shoshanna673's picture
shoshanna673

Thank you all for your helpful comments.  DAB, I'm with you.  I rarely make 100% white bread but use white flour with proportions of either WW, Durum Semolina or my favourite, Rye flour. I did want to try Susan from San Diego's loaf in which she uses "high gluten flour" but says to try a different recipe if this high gluten flour is unavailable. Hence the original query.    

I do often make a 100% WW bread with soaked chia seeds (the flour I purchased for this recipe is stated as 13% protein).  This is a beautifullly moist bread with a lovely mouth feel - (thank you, Shaio-Ping).  The atta flour I picked up because of the creamy yellow tinge, similar to semolina flour and thought it might be a substitute when my bulk durum semolina flour became permanently unavailable.  The new, very expensive subbed bagged durum states 13.6% on the bag.  I also have access to khorasan flour.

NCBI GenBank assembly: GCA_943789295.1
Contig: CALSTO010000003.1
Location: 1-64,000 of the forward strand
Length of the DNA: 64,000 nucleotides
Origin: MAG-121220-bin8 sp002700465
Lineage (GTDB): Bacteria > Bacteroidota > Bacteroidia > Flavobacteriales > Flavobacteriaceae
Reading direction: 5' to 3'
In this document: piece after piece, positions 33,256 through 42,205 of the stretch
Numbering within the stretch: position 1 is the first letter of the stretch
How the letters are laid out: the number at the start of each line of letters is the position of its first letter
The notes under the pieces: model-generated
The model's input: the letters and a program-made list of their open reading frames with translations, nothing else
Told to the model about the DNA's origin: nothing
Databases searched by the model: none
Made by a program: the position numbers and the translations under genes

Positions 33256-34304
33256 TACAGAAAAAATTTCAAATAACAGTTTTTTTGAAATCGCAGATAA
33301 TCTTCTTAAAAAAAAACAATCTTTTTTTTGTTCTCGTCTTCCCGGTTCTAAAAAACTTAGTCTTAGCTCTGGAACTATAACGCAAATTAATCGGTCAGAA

We are coming to the end of summer here (temps still high 30-low 40dC), so won't be baking for a little while yet!  Too darned hot.

Cheers and thanks

Sondra

 

wheatstreet's picture
wheatstreet

Flour choices in my big state are a bit limited too, at least in my surrounding shops.  I have been using Defiance flour which is 12.5%. I was taught in my first baking class that you need at least 12.5 for artisan baking.  The bakery that ran the class uses Kialla organic flour.  Their bread is fantastic.  I bought a bag of it which states 13.6 But to be honest I couldn't tell the difference from my loaves baked with Defiance but then my baking skills are not that great yet.  I can get a couple of types of organic high protein flour locally but they are all about $8-$9 per kilo compared with non-organic in 5kg bags for $2 per kilo.